Bike to the Future
by Nick Falbo, Former Planner at Alta Planning + Design
It feels like we’re in a golden age of bikeway design and engineering with the constantly evolving NACTO Urban Bikeway Design Guide, the People for Bikes Green Lane Project, the recent FHWA approval of bicycle signal heads and the new protected bike lanes being implemented on streets across the country. But as new and as innovative as all of this seems, it turns out we’ve been here before.
The 1970s had a similar renaissance in bicycling for transportation, and like today, planners, designers and engineers aimed to transform the face of bicycling. In honor of this history, I’ve dug up some examples of past US guidance from 40 years ago that featured the same treatments we are recommending today. The specific guidance and details may differ slightly from what we currently recommend, but the concepts ring just as true today as they did back then.
Design Criteria for Protected Lanes
The Davis Bicycle Circulation and Safety Study in 1972 featured a design criteria chart that sets hard lines on what conditions require various different types of facilities to achieve rider comfort. As simple as this concept is, few agencies have adopted anything as robust as this for defining when one facility is more appropriate than another.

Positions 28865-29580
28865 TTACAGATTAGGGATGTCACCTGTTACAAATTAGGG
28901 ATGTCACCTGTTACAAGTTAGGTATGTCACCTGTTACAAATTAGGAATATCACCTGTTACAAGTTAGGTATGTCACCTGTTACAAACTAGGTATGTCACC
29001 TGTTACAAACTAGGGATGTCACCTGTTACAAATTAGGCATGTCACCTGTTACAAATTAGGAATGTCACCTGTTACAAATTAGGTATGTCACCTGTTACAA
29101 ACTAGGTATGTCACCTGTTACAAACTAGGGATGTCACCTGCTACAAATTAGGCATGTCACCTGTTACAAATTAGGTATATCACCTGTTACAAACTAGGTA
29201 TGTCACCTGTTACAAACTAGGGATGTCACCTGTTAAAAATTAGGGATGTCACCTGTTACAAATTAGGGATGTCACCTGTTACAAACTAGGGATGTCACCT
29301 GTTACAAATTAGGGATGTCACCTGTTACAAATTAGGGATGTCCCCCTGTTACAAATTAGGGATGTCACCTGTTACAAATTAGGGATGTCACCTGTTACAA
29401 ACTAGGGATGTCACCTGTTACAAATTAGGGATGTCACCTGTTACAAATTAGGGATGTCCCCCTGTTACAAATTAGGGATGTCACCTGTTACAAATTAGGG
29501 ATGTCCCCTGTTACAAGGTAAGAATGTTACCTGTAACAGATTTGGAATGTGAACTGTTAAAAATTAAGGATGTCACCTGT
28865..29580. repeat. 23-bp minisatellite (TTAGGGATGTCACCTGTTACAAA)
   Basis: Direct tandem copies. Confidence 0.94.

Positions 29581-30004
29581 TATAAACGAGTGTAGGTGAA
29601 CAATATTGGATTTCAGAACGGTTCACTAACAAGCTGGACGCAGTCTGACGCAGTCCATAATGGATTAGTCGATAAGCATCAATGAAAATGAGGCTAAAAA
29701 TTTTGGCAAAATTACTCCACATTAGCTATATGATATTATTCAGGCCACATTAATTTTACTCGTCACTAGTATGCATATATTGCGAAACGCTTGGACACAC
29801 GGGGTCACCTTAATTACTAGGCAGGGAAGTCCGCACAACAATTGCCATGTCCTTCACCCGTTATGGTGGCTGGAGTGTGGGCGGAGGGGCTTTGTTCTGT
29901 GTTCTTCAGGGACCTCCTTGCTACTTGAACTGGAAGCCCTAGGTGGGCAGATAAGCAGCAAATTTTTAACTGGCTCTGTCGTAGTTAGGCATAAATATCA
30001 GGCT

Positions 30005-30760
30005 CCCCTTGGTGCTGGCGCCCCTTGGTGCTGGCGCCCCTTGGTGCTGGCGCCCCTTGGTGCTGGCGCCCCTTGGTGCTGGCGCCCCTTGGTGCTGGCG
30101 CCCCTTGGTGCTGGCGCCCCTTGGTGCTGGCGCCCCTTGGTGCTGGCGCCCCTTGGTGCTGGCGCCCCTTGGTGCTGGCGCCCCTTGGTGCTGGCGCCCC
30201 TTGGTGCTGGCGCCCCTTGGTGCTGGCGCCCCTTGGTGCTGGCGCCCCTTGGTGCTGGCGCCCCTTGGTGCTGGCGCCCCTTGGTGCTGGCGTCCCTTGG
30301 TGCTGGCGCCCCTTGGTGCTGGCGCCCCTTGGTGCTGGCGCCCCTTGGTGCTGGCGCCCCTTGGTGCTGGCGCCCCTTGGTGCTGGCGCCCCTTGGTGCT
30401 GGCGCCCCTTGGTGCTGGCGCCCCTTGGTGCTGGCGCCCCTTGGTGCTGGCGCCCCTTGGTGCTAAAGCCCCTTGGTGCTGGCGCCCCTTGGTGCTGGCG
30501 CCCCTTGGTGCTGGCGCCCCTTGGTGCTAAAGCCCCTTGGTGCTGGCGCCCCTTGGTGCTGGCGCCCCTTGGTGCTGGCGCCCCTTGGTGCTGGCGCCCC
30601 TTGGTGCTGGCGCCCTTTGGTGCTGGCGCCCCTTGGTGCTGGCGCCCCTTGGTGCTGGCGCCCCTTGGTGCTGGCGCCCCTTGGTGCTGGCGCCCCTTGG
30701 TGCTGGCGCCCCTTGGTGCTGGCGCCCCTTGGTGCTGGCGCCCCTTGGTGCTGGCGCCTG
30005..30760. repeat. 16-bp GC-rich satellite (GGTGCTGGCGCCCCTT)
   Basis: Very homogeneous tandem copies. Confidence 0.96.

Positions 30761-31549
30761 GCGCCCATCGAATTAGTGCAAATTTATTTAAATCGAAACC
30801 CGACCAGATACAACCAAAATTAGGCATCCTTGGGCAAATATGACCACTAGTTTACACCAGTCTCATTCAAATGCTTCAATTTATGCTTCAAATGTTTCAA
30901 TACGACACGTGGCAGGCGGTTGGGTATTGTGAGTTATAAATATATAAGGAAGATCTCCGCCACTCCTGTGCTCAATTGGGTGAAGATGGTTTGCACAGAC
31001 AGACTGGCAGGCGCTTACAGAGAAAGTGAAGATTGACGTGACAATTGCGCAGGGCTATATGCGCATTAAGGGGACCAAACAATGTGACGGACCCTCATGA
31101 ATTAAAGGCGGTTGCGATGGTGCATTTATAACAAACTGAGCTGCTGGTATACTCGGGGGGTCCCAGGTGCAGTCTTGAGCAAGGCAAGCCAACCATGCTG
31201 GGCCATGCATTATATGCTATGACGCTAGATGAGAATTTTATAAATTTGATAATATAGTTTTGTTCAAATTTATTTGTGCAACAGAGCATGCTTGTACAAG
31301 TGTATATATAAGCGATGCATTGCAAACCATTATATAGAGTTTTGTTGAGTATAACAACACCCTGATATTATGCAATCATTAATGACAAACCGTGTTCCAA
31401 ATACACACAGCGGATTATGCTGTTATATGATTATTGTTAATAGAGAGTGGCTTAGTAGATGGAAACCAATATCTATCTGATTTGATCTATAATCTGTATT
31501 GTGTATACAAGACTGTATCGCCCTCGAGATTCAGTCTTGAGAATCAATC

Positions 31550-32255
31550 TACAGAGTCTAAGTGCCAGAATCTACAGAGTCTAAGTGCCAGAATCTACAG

Cycle Tracks & Buffered Bike Lanes
Also from the Davis Study, design drawings of both parking protected cycle tracks and paint-only buffered bike lanes are featured as “Typical” bike facilities. It would take 35 years before such designs would be considered typical anywhere else.
Two-Stage Turn Box
Formalizing two stage turns are a necessary part of designing protected bike lanes. The Institute of Transportation and Traffic Engineering (now ITE) Bikeway Planning Criteria and Guidelines from 1972 recognized this, and provided diagrams for what they refer to as a “Queue Pocket,” based on Swedish designs.
While the concept of a dutch-style protected intersection is still more conceptual than real* in the United States, the idea is not new. Both the 1972 ITE Guidelines and the Davis Study saw the potential of setback crossings and refuge island protected turns, and included the European-inspired design as a potential method of addressing protected bike lanes at intersections.
*update — protected intersections in the US
Dig through these historic documents yourself and let us know if you find any other intriguing tidbits from the dreams of the 1970s: